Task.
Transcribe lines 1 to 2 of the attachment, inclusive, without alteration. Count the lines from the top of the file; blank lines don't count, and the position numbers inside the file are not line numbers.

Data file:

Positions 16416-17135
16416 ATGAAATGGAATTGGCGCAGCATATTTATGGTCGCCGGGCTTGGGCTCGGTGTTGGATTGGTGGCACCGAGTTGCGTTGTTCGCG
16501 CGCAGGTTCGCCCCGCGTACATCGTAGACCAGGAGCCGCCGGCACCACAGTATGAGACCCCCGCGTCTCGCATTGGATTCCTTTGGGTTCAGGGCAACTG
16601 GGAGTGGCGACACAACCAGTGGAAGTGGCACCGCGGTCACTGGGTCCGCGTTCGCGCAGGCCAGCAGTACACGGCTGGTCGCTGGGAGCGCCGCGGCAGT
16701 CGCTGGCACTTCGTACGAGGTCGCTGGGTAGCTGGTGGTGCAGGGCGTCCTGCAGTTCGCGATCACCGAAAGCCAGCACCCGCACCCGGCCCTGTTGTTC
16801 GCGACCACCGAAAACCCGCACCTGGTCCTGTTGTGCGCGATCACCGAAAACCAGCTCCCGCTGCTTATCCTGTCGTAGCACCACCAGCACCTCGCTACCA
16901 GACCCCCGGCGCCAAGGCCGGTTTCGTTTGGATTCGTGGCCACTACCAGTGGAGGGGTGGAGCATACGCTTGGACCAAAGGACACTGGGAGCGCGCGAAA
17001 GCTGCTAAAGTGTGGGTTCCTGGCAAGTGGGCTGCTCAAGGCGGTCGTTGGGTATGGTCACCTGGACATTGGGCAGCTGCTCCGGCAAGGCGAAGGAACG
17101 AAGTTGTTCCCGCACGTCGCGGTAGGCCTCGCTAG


Positions 16416-17135
16416 ATGAAATGGAATTGGCGCAGCATATTTATGGTCGCCGGGCTTGGGCTCGGTGTTGGATTGGTGGCACCGAGTTGCGTTGTTCGCG